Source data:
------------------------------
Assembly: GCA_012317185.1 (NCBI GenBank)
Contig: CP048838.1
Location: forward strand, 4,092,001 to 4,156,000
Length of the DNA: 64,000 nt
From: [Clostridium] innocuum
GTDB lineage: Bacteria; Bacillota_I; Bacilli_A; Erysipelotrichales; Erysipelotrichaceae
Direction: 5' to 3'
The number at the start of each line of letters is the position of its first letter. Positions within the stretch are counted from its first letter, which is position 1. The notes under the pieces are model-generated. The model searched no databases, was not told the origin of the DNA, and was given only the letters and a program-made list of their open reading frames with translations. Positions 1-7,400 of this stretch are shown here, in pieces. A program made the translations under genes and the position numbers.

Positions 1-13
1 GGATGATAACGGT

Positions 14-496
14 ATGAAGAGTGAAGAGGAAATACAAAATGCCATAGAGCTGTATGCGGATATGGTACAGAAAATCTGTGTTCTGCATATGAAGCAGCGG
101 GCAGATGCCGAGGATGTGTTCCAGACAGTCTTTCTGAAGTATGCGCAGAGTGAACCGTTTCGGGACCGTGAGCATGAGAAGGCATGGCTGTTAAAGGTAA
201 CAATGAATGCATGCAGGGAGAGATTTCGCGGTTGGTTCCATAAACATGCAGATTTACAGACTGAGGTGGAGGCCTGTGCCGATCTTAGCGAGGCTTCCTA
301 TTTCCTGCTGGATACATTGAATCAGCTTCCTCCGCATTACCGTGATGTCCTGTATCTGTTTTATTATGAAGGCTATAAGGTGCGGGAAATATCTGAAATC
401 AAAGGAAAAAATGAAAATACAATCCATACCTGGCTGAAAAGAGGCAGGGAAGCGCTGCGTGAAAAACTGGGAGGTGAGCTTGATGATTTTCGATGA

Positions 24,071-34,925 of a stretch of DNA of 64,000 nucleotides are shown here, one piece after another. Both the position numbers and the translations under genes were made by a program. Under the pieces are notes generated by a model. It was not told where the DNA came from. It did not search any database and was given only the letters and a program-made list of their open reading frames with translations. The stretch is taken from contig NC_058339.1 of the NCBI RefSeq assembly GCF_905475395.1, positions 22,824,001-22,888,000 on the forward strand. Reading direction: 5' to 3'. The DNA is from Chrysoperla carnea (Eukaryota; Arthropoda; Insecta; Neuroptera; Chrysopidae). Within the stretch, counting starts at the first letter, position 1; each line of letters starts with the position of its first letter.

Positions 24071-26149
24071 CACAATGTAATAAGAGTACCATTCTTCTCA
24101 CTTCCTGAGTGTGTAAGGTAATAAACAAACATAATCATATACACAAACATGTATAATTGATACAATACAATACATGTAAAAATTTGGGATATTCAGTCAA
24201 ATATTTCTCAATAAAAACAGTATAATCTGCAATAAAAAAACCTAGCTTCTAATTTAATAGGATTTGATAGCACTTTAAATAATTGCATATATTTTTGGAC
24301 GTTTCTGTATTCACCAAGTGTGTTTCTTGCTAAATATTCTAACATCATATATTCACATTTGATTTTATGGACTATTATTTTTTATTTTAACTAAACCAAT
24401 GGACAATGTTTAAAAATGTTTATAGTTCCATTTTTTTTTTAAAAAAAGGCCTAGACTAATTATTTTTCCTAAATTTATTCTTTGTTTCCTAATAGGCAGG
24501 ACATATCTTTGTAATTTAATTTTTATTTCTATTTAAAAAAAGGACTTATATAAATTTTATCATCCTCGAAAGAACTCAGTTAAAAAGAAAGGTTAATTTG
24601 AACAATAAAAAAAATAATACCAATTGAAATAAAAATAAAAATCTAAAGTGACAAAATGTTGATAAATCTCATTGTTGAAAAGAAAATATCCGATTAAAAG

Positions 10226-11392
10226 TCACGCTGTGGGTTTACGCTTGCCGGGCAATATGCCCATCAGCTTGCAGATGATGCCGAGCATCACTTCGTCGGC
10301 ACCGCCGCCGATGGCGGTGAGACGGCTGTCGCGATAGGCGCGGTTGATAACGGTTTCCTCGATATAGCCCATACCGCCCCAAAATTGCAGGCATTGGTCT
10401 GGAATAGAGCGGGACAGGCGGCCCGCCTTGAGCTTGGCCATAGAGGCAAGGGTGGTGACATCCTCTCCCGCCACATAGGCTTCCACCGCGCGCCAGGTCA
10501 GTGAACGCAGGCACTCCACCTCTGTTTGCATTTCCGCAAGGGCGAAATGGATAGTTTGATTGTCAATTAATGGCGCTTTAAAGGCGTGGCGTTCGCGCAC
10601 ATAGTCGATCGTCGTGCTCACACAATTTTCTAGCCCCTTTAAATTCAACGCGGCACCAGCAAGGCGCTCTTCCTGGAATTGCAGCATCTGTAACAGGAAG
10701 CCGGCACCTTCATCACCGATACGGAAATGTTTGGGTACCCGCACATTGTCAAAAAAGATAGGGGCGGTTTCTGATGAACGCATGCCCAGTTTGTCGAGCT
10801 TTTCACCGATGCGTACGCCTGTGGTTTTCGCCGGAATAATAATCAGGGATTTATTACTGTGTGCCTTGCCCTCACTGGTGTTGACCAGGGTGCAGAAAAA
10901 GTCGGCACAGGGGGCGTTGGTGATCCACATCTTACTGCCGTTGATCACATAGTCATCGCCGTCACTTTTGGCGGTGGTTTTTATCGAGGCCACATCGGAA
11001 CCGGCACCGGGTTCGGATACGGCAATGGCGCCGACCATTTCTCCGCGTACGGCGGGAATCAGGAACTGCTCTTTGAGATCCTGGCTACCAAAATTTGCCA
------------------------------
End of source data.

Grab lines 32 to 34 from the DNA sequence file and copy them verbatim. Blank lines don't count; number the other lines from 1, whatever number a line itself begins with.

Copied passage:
10701 CCGGCACCTTCATCACCGATACGGAAATGTTTGGGTACCCGCACATTGTCAAAAAAGATAGGGGCGGTTTCTGATGAACGCATGCCCAGTTTGTCGAGCT
10801 TTTCACCGATGCGTACGCCTGTGGTTTTCGCCGGAATAATAATCAGGGATTTATTACTGTGTGCCTTGCCCTCACTGGTGTTGACCAGGGTGCAGAAAAA
10901 GTCGGCACAGGGGGCGTTGGTGATCCACATCTTACTGCCGTTGATCACATAGTCATCGCCGTCACTTTTGGCGGTGGTTTTTATCGAGGCCACATCGGAA